Date of this Version



Grosso, David. 2014. Using GIS to Assess Firearm Thefts, Recoveries and Crimes in Lincoln, Nebraska. MA Thesis, University of Nebraska-Lincoln.


A THESIS Presented to the Faculty of The Graduate College at the University of Nebraska In Partial Fulfillment of Requirements For the Degree of Master of Arts, Major: Geography, Under the Supervision of James W. Merchant. Lincoln, Nebraska: June, 2014

Copyright (c) 2014 David A. Grosso


Firearm use in the United States has long been of great concern and at the center of many debates. Most research, however, has either focused on the use of firearms in violent crimes or the availability of firearms compared to the violent crime rates. Few studies have focused on the theft of firearms or the relationships between stolen firearms and crime. Using seven years of data collected Lincoln, Nebraska Police Department, this thesis focuses on the geospatial dimensions of firearm thefts and recoveries. Specific attention is given to the relationship firearm thefts and recoveries have with gun-related crimes, violent crimes, and property crimes. Statistical analyses reveal that firearm thefts and recoveries show clear patterns of clustering. Firearm thefts are significantly related to gun-related crimes and property crimes while firearm recoveries are significantly related to gun-related crimes, violent crimes, and property crimes. Findings also reveal that the majority of firearms reported stolen in Lincoln are acquired by the thief in residential neighborhoods (between 70 and 80 percent). The average theft in Lincoln regardless of gang involvement was 1.9 firearms per theft, which is significantly lower than the average for gang involvement at 6.6 firearms per theft. Subsequent spatial analyses revealed a significant southwest directional movement of firearms stolen in relation to gang activity with a large number of firearms being recovered in Phoenix, Arizona. Statistically significant relationships were discovered to exist between gun-related and property crimes. Moreover, firearm recoveries, unlike thefts, were significantly related to violent crimes in addition to gun-related and property crimes. The results have important policy implications. They suggest that a greater amount of attention should be placed on the theft of firearms and their movement away from Lincoln. They also emphasize that gun owners need to put more effort into properly securing firearms in their residences and vehicles.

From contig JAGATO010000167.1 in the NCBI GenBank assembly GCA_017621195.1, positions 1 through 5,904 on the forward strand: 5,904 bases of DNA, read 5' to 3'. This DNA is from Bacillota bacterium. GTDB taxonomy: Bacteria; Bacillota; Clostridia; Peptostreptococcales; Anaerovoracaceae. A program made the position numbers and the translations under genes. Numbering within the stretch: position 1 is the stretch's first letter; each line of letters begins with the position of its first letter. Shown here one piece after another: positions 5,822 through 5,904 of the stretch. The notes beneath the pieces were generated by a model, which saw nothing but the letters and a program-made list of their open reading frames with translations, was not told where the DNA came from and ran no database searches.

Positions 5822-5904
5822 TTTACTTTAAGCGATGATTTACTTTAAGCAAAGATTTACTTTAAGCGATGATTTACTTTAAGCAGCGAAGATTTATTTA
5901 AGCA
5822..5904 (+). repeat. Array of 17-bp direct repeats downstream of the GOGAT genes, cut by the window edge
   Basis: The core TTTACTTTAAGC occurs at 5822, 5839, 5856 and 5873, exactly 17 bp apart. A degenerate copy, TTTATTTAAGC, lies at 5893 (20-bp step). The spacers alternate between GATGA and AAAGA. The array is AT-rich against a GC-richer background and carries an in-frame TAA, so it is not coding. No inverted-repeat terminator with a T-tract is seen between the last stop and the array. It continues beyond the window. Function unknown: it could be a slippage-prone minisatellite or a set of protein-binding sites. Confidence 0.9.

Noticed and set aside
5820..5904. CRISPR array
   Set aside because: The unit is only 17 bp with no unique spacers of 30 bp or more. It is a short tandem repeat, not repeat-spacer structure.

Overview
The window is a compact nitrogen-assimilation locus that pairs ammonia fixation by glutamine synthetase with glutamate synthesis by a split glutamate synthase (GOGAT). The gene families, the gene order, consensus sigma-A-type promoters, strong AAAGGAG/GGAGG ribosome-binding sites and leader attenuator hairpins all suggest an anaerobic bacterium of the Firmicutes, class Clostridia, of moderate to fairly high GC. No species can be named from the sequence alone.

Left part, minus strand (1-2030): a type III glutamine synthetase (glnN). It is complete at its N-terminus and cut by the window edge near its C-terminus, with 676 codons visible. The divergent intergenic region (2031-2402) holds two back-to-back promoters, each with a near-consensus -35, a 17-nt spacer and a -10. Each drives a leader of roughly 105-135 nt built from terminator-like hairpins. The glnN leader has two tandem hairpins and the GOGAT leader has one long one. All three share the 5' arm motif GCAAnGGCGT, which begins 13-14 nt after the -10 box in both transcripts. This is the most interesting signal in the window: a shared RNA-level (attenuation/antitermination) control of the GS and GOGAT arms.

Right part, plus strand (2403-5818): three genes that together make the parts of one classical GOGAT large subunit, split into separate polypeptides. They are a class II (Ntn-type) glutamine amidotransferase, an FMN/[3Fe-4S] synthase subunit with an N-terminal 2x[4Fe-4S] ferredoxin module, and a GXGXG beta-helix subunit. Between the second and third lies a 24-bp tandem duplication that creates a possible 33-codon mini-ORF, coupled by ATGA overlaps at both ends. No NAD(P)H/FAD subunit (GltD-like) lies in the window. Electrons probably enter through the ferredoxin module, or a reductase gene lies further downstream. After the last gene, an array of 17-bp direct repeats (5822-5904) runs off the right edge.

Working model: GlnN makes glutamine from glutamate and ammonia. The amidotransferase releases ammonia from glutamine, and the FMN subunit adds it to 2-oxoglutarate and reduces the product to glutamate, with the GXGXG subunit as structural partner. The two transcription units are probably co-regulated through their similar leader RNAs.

Advisor: James W. Merchant